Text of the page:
The New England Patriots football team will observe a minute of silence before its game overnight Monday against the Buffalo Bills, in memory of Ezra Schwartz, a native of Sharon, Massachusetts, who was killed in a terror attack in the West Bank on Thursday.
Schwartz, a devoted fan of the football team, was laid to rest in his hometown on Sunday. The 18-year-old student, on a gap year program in Israel, was gunned down in the Etzion bloc in the West Bank on Thursday night, while on his way to distribute food packages to Israeli soldiers. Yaakov Don, 49, and Palestinian Shadi Arfa were also killed in the terror attack.
According to Steve Leibowitz, the president of American Football in Israel, the New England Patriots will pay tribute to all 22 Israeli terror victims killed since early October after the national anthem, and mention “Ezra Schwartz by name as the hometown Patriots fan who was killed.”
Former Knesset member Dov Lipman sent a letter to Patriots owner Robert Kraft, through Leibowitz, asking him to memorialize 18-year-old Schwartz.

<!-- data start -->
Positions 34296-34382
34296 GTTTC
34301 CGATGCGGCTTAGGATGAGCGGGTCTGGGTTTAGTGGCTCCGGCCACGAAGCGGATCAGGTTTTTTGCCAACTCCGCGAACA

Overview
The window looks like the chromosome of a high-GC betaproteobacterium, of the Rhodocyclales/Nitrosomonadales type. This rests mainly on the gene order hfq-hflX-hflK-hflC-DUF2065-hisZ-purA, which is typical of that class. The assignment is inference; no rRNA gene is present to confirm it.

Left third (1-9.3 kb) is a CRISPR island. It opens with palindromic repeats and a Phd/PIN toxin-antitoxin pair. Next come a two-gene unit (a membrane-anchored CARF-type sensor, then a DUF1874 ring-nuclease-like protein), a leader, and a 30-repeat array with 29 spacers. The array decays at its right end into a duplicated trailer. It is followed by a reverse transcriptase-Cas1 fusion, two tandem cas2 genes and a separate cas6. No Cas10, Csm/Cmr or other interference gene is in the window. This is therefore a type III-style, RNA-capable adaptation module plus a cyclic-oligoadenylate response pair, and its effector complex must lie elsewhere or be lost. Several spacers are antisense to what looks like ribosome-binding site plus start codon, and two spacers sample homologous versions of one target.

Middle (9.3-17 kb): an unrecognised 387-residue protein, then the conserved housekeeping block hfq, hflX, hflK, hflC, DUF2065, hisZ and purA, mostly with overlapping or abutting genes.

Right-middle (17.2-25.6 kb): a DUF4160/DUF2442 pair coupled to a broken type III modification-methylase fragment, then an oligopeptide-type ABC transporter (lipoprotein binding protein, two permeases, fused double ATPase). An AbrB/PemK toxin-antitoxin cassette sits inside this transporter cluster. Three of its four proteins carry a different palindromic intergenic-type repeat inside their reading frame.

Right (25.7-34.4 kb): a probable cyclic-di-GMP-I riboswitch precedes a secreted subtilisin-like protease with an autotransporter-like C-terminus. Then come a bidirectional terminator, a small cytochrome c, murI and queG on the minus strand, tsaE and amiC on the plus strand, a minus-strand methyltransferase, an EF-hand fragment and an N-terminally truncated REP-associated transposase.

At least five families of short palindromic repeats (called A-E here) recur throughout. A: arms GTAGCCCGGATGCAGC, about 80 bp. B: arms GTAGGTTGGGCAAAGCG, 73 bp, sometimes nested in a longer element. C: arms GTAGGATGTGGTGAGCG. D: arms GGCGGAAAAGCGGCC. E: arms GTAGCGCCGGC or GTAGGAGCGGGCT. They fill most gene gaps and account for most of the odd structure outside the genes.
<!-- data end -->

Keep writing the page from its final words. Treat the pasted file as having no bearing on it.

“This is such a fitting tribute to Ezra and is so meaningful to his family and friends,” Lipman said after the announcement. “Mr. Kraft is a first class human being who does what is right and just. His support for Israel during these tough times has been unwavering and a pillar of strength for all of us. I am usually a Washington Redskins fan but tonight – and possibly from now on – we are all Patriots. Let’s go Pats!”
According to Lipman, students in the Ashreinu yeshiva that Schwartz attended recalled the teenager’s love of the Patriots, with one student apologizing to Schwartz for telling him “to stop screaming with joy as he watched games in his dorm room at 3:00 a.m.”
Story after story told by family members and his Maimonides School baseball coach recalled Schwartz as a loyal Patriots fan who proudly wore the team’s jerseys and caps. Gillette Stadium, home of the Patriots, is located in Foxborough, the town that borders Sharon.
Ezra followed the team closely while studying in Israel according to his father, Ari Schwartz, who said the family watched the games together over the internet. Recently, Ezra lost the connection on his end, but one of his younger brothers held up his phone to the televised game so they could continue watching, he said at the funeral.
“Football kept us connected and we loved it together,” Ari Schwartz said.
JTA contributed to this report.